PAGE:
In a post last week that rankled some liberals, I laid out a case that if Joe Biden were to win the presidency, he won't possess much of a policy mandate. I wrote, "he had some issues he'd talk about, but a lot of his policy messaging was about what he wouldn't do...but the thrust of his campaign was, 'I'm not Trump, who is a bad person. We need to come together and heal.' If anything, that -- governing in a broadly unifying manner -- is Biden's mandate, based on the pillars of his campaign and the election results." The one exception to this argument could be Biden implementing a national approach to containing and defeating Coronavirus, a theme he hit on frequently. It now appears his anti-COVID efforts could be hugely streamlined by the emergence of an effective vaccine developed during the Trump administration (and yes, in spite of some insane politicization from America's worst governor, and other spin to the contrary, Pfizer's Operation Warp Speed partnership is both undeniably real and a major accomplishment -- and will be an enduring piece of the president's legacy if this cure, or any of the OWS-tied vaccines, turn out to be the big cure).
I'll confess that I did not anticipate Biden would explicitly endorse my point in his election victory speech in Delaware over the weekend. The projected president-elect made mention of certain policy areas he'll focus on -- from healthcare, to "racial justice," to the "battle to save the climate" -- but his strongest emphasis by far was on the wider task of achieving healing, unity and cooperation. In case you missed it, watch:
To those who voted for President Trump, I understand your disappointment tonight. I’ve lost a couple of elections myself. But now, let’s give each other a chance. It’s time to put away the harsh rhetoric. To lower the temperature. To see each other again. To listen to each other again. To make progress, we must stop treating our opponents as our enemy. We are not enemies. We are Americans. The Bible tells us that to everything there is a season — a time to build, a time to reap, a time to sow. And a time to heal. This is the time to heal in America. Now that the campaign is over — what is the people’s will? What is our mandate? I believe it is this: Americans have called on us to marshal the forces of decency and the forces of fairness...
...I ran as a proud Democrat. I will now be an American president. I will work as hard for those who didn’t vote for me — as those who did. Let this grim era of demonization in America begin to end — here and now. The refusal of Democrats and Republicans to cooperate with one another is not due to some mysterious force beyond our control. It’s a decision. It’s a choice we make. And if we can decide not to cooperate, then we can decide to cooperate. And I believe that this is part of the mandate from the American people. They want us to cooperate. That’s the choice I’ll make. And I call on the Congress — Democrats and Republicans alike — to make that choice with me.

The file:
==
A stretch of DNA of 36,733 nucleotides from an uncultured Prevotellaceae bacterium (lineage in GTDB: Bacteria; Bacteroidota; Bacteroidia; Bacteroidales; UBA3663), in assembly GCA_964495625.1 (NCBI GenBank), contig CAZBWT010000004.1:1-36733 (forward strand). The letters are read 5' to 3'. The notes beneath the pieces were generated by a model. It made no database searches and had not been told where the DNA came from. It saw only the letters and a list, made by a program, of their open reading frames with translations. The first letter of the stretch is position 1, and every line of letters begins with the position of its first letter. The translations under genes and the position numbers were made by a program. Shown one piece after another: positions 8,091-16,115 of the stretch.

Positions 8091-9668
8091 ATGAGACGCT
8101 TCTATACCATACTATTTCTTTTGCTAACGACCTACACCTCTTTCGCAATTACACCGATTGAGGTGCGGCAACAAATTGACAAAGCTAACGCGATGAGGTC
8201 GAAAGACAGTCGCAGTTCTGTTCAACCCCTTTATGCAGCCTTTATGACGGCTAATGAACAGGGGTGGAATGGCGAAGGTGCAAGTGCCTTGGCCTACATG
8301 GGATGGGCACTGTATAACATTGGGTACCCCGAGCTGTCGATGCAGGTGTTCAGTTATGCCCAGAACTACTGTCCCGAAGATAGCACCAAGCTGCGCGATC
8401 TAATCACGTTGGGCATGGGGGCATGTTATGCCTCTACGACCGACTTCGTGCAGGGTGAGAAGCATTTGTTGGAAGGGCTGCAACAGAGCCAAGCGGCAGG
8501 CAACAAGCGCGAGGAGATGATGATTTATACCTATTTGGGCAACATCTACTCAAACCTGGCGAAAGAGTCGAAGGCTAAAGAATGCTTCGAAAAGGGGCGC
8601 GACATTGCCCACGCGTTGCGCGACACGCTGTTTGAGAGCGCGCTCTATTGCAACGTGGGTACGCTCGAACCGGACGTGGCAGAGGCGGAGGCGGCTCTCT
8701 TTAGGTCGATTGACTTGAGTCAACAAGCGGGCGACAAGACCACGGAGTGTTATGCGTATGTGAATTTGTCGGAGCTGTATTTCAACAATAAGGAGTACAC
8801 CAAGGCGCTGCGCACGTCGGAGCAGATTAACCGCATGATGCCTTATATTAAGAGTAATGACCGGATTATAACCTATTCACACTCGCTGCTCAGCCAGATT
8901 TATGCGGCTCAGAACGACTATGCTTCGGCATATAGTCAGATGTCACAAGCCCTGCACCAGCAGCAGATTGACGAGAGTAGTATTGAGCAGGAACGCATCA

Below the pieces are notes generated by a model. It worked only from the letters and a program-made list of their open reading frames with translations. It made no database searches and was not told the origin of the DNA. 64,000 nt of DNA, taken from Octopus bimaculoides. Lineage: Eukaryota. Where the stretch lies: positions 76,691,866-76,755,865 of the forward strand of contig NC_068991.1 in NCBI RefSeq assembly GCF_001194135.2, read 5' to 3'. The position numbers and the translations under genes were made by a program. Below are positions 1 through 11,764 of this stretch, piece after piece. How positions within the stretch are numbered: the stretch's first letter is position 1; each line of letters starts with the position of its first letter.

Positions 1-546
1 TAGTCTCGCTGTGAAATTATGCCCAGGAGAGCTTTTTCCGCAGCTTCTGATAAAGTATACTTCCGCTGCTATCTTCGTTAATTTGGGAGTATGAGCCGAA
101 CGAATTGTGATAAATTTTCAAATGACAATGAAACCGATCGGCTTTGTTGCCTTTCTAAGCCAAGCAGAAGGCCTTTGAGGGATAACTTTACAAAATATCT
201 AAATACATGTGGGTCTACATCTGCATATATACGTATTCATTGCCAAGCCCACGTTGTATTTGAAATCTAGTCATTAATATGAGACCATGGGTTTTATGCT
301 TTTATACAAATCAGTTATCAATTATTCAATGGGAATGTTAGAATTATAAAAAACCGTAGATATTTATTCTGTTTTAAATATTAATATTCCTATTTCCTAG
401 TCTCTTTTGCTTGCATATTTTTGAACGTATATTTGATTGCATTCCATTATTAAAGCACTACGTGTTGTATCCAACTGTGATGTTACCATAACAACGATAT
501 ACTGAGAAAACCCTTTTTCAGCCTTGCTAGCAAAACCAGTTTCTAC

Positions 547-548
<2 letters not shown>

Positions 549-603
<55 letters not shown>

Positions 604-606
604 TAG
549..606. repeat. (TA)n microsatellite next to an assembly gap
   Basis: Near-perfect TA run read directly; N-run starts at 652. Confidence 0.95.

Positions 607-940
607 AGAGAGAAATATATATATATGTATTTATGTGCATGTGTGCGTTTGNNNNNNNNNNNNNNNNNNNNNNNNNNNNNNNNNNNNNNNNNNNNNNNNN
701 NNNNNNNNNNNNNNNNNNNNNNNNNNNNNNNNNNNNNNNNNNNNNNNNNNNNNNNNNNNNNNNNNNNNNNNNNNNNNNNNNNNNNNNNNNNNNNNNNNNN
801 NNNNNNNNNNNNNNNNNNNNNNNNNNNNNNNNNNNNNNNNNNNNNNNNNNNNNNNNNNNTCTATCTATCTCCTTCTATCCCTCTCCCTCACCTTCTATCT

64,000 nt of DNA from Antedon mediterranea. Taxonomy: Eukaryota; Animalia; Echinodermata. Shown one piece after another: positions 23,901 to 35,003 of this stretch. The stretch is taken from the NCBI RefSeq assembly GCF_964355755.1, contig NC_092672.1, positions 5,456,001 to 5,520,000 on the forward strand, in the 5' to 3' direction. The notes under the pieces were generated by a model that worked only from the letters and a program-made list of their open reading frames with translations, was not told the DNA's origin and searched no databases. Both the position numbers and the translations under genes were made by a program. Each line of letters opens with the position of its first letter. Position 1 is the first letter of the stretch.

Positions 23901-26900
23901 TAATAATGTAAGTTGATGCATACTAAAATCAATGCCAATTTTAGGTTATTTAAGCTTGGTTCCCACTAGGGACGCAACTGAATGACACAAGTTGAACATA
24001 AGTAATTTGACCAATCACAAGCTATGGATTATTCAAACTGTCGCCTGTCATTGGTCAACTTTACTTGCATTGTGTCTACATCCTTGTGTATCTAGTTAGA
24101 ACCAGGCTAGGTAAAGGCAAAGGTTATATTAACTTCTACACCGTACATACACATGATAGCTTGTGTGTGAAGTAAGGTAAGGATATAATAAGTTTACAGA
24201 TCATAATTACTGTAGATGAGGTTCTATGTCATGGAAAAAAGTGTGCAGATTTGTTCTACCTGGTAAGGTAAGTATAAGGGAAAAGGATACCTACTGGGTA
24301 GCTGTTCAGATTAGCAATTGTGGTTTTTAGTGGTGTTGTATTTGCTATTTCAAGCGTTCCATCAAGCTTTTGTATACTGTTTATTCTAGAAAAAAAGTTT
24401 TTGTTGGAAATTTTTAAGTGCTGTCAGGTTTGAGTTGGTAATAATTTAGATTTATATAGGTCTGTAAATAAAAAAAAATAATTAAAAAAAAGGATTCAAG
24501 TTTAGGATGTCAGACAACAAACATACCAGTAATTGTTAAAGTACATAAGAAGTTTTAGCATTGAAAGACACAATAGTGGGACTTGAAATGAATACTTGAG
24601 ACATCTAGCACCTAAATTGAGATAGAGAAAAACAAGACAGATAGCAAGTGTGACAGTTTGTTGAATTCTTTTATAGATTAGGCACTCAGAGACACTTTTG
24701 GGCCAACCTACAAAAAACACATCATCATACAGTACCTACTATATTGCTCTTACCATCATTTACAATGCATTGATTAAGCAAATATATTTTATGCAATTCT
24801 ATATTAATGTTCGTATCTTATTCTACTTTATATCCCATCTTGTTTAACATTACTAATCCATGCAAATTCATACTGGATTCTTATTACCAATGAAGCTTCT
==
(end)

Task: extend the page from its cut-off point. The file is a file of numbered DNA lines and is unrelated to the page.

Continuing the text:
Twice he mentioned the word "mandate," and twice he employed it in the context of expressing a need for cooperation and decency in our politics. This did not sound like a man preparing to embark upon an extravagant or radical ideological project. It sounds like a man whose default setting after spending decades in the "old school" Senate is to cut deals and take incremental steps. It also sounds like a man who knows he'll likely have to work with Republicans, especially if the Georgia runoffs go the way they need to, and who is going to disappoint or "betray" his party's left flank on occasion. That's actually...pretty encouraging, all things considered. Now, I recognize why many conservatives may have little appetite for happy talk about coming together after the last four years -- particularly if they fixate on some of Biden's lowest moments of partisan demonization. Ari Fleischer captured this sentiment rather well in a succinct tweet:
Resist. Overturn. Boycott. Surveil. Leak. Impeach. And now they tell us it’s time to heal. Where were they for the last four years?— Ari Fleischer (@AriFleischer) November 8, 2020
Exactly, many conservatives will say, rolling their eyes at Biden's rhetoric. And although I'm hardly naive enough to believe that we're on the brink of a "kumbaya" presidency. Strong disagreements will emerge, and heated rhetoric will fly. But I'm glad Biden adopting the approach of reconciliation and negotiation versus pretending that he has a powerful mandate to implement a Pelosi/Schumer/AOC agenda. The former is undoubtedly preferable to the latter. And as more pieces are written about the projected president-elect's relationship with the Senate majority leader, the more it seems like the next few years could end up feeling a bit like a throwback. Relatedly, I wouldn't simply assume that McConnell will allow the Senate to serve as a non-stop roadblock standing in the way of anything and everything getting accomplished; looking ahead to the 2022 map, his incumbents will want to have some bipartisan accomplishments to tout back home, and some of Pelosi's (extremely thin) majority-makers will be loudly demanding the same, over the howls of "The Squad."
I'll leave you with a lovely gesture from McConnell to Biden at the tail end of the Obama administration, which helps illustrate how the two men's longstanding relationship has a deeper reservoir of goodwill than some -- especially those who believe history started with Trump -- might imagine:
GREAT VIDEO:— Brian Riedl ?? (@Brian_Riedl) November 8, 2020
Dec 2016 - McConnell & Senate invites VP Biden to preside over the passage of a cancer research bill -- and then surprise him by renaming a portion of it after his son Beau, who had recently died of brain cancer. Biden is clearly choked up. https://t.co/IsbsqlJzZ2